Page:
From The Hot Girl – Part One
For the sixth time, Deanna watched her father pull a card from a vase of flowers, put it in a stack with others just like it before he tossed the flowers into a rolling trash can, dumped the vase in the sink and set it on a nurse’s cart.
“Daddy? Why are you keeping the cards?”
Doc Collings turned toward Deanna from the other side of what had been her Gramma Cora’s hospital bed. “So your mother can send them ‘thank you’ notes.”
“Mom hates cut flowers. What’s she going to say, ‘thanks so much for sending dying flowers to my dying mother’?” She didn’t see him wince.
“Flowers are okay at our house, DeeDee. Twice a year.”
“I know. Valentine’s and your anniversary. But you buy mom plants.”
“Sometimes what your mother says is okay, and what she really thinks is okay, are entirely different. She has tolerance for flowers on days where flowers are the norm. And tolerance for your brother or you giving her flowers or something fattening is different from her fully accepting it as okay across the board. Like with me. I don’t gamble with your mom. If I know where the strike zone is I don’t get fancy and try to throw curveballs.” He held his hand out perfectly flat. “I go straight down the middle. Plants in pots are in the strike zone every time.”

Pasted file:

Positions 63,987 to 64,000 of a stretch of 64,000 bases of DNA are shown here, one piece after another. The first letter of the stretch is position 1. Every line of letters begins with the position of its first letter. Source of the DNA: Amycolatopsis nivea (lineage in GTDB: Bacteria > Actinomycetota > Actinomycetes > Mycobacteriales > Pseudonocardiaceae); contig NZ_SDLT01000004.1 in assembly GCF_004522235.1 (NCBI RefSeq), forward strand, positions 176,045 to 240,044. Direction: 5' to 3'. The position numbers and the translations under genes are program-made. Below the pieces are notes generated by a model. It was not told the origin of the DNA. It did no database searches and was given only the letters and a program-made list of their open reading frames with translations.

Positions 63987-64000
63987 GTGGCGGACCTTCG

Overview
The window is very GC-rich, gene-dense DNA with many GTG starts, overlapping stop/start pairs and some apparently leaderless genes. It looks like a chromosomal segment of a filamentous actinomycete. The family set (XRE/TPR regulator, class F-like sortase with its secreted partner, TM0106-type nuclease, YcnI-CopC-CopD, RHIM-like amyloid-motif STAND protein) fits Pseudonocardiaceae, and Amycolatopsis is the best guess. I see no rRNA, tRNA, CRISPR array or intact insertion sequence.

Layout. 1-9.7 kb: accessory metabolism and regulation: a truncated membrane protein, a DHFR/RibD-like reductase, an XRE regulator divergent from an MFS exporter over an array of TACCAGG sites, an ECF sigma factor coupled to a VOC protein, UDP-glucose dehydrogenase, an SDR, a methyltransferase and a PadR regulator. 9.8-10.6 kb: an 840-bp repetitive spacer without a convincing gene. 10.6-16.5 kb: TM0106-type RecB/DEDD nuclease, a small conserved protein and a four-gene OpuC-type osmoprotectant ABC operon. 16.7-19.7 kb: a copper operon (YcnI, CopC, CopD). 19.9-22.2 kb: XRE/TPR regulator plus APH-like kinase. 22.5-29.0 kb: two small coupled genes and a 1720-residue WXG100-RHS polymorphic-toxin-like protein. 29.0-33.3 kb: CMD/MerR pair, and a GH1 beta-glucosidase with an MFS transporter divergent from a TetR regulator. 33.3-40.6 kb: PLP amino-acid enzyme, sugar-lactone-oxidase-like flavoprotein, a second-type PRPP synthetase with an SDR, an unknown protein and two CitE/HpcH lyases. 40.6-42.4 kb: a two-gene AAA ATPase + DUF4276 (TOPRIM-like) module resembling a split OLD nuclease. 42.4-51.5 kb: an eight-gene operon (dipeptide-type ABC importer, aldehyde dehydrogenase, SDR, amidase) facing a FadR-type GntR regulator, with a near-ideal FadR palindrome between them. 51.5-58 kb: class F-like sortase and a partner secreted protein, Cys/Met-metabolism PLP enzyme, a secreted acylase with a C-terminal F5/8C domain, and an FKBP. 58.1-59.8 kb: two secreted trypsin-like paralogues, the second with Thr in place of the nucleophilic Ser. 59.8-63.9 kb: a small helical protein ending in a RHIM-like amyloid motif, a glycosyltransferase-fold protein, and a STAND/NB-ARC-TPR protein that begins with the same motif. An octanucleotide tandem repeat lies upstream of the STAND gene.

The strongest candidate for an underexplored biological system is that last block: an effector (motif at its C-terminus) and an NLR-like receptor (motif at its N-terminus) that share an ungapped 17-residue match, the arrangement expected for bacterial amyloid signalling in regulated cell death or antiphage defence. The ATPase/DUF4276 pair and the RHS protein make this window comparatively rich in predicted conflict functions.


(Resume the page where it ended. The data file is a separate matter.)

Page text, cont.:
Doc Collings’ sports analogies always worked with his super jock son, but now he was in a situation where he always felt lost. Alone, with his daughter. Who, since she’d outgrown her Sting-Ray bike and Barbies lived on an intellectual diet of Romantic poetry, art books, Medieval versions of fables and fairy tales, and top forty radio. And until his mother-in-law’s failing health had sent her to live with them a couple of years ago, there hadn’t been anyone else in their house who “got” the post grade school version of Deanna except their black lab, Hayden.
“DeeDee, your grandmother knew you cared.” He tossed another handful of flowers, spun a guest chair around and sat in front of her. “She had all the pictures you copied out of the art books for her. All of your notes and poems and Polaroids were taped to the wall. She was so sick the last week or so she didn’t open anything.”
“I looked for this card forever.” Deanna stared at the unopened envelope in her lap, a thumb and finger holding it on each side. “If she’d just opened it…Maybe…”
“There was no magic in that card that would have saved her.” He ran his hand through his hair, left it at the back of his head. “I know how it hurts when you lose someone you love. In ways you can’t explain to anyone. My parents are gone, my brother died in the war…If you live long enough you lose people…And unfortunately, there’s nothing anyone can say…or do…to make it easier. I wish I could, but…” He reached out, put his hand on top of hers, took the card and gave it a long look before he handed it back. “Deanna, when things like this happen? The old saying about how ‘it’s the thought that counts’ is true. She knew how you felt, card or no card. Believe me.”
She searched his face, registered the hurt and confusion. “It’s okay, Daddy. She told me before. About her heart and everything.” She glanced around at the stripped bed, dying flowers, empty vases and back to her lost father. “And how if I gave myself time I’d realize the heart that doctors understand isn’t the most important one I have.”
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